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Cool Blue





Joined: 21 Sep 2006
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PostPosted: Tue Jan 01, 2008 10:34 pm    Post subject: Reply with quote

I'm always surprised by how Canadian conservatives get wound up over American politics.

Am I the odd one here for not really caring?
FF_Canuck





Joined: 02 Sep 2006
Posts: 3360
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votes: 17
Location: Southern Alberta

PostPosted: Tue Jan 01, 2008 10:58 pm    Post subject: Reply with quote

I'd like to think that I don't get wound-up, so much as keenly interested. In my opinion, watching Canadian politics without watching American politics is like skipping every fourth page in a novel.
mrsocko





Joined: 29 Oct 2006
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Location: Southwestern Ontario

PostPosted: Tue Jan 01, 2008 11:08 pm    Post subject: Reply with quote

Quote:
Am I the odd one here for not really caring?


I don't care right now. When they have the Presidential candidates picked it will interest me. Especially if we have Billary to hate on!
crazymamma





Joined: 18 Aug 2007
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votes: 14
Location: The kitchen

PostPosted: Tue Jan 01, 2008 11:17 pm    Post subject: Reply with quote

Cool Blue wrote:
I'm always surprised by how Canadian conservatives get wound up over American politics.

Am I the odd one here for not really caring?



I don't know if your the odd man out or not, but I would think it foolish not to be interested in who and what policies will be effecting our closest neighbor and trading partner. Our economy is pretty dependent on the Billions of dollars they float our way every month in trade.
Craig
Site Admin




Joined: 29 Aug 2006
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PostPosted: Wed Jan 02, 2008 1:09 am    Post subject: Reply with quote

Ah come on. It is the ultimate in reality television. With the writers on strike it is the best show on (except for hockey and UFC).
JBG





Joined: 03 Oct 2007
Posts: 823
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votes: 8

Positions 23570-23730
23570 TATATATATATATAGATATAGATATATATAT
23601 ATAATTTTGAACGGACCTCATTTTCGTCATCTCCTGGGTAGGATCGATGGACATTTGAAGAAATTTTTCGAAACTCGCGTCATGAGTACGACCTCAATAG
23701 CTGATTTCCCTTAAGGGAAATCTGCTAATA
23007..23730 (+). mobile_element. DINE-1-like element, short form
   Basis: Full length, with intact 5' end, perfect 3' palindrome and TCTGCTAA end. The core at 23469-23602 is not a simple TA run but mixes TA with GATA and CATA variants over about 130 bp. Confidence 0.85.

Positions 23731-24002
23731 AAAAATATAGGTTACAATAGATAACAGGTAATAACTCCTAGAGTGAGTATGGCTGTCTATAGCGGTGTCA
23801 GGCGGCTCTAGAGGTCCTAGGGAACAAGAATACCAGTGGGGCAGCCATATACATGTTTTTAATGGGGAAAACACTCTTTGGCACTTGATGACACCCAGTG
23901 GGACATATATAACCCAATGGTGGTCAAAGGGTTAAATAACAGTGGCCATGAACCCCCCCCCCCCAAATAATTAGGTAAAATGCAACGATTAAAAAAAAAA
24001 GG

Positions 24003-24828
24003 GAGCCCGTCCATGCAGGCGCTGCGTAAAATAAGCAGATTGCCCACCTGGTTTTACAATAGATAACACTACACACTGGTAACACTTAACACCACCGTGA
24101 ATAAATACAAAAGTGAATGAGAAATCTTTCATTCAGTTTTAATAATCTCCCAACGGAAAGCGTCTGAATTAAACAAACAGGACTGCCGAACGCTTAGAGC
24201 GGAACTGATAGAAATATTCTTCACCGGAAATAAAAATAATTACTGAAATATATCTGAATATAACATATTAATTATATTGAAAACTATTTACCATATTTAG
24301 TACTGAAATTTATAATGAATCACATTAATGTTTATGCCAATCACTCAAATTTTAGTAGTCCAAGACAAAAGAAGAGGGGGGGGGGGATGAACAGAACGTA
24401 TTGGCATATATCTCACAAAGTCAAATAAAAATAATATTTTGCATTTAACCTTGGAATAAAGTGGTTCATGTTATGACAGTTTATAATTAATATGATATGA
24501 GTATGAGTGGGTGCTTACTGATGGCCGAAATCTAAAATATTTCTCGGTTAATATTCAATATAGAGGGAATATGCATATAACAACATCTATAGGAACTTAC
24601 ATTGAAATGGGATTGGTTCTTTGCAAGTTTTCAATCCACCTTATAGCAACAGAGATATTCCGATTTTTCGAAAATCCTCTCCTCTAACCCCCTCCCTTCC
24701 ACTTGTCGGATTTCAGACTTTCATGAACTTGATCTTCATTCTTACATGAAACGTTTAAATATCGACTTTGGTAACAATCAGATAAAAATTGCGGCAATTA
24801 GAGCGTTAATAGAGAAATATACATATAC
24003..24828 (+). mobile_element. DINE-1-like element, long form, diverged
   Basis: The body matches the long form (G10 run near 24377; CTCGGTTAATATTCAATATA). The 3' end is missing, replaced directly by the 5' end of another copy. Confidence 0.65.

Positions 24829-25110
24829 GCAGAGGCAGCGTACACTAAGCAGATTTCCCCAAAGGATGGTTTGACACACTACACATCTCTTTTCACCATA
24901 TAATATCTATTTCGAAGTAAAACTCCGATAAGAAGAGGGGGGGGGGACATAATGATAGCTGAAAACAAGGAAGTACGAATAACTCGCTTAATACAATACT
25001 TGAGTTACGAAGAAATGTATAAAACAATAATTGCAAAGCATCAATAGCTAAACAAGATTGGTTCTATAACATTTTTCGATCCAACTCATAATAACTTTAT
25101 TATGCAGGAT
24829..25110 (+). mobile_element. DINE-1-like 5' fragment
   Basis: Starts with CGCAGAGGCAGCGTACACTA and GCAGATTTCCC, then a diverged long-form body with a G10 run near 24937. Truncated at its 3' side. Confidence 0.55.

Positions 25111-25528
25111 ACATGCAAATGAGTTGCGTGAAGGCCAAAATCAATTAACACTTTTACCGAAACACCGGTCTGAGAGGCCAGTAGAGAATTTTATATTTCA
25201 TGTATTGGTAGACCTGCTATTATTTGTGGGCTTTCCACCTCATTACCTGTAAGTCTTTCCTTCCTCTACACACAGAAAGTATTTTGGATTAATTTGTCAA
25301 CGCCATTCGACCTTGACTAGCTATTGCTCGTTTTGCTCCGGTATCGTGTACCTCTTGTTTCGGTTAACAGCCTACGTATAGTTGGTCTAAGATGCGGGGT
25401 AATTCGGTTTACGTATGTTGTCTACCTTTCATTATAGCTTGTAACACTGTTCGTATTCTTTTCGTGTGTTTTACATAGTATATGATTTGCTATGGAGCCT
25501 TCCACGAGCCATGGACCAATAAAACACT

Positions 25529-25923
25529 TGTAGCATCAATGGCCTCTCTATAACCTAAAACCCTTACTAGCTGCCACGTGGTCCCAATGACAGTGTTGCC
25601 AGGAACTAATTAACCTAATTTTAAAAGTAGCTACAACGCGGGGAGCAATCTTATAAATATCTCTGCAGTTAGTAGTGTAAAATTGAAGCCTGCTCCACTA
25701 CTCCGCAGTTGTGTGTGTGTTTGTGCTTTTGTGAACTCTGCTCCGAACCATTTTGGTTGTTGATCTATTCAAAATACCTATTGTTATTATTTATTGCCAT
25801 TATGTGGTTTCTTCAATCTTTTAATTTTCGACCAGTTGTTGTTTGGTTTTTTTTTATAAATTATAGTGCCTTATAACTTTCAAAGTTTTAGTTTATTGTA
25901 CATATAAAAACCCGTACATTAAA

Location: NYC Area

PostPosted: Wed Jan 02, 2008 2:16 am    Post subject: Reply with quote

FF_Canuck wrote:
I'd like to think that I don't get wound-up, so much as keenly interested. In my opinion, watching Canadian politics without watching American politics is like skipping every fourth page in a novel.
Which is one reason why I watch Canadian politics even though I know nothing about Canada itself.
JBG





Joined: 03 Oct 2007
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Location: NYC Area

PostPosted: Wed Jan 02, 2008 8:34 am    Post subject: Reply with quote

FF_Canuck wrote:
I can't say I'm terribly happy about this... Winston made some great contributions to the board on other topics. His 'losertarian' comments never really annoyed me, mostly because I'm not sure that he really understood libertarianism (not that I do...).
The insulting manner in which he made those remarks is the problem. On the substance I think he's correct, especially since the country in which Ron Paul is running has far greater protections for liberty than virtually any other country, i.e. a close to absolute First Amendment, without the "limitations clause", etc.
Cool Blue





Joined: 21 Sep 2006
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Location: Ontario

PostPosted: Wed Jan 02, 2008 12:01 pm    Post subject: Reply with quote

Quote:
I don't know if your the odd man out or not, but I would think it foolish not to be interested in who and what policies will be effecting our closest neighbor and trading partner. Our economy is pretty dependent on the Billions of dollars they float our way every month in trade.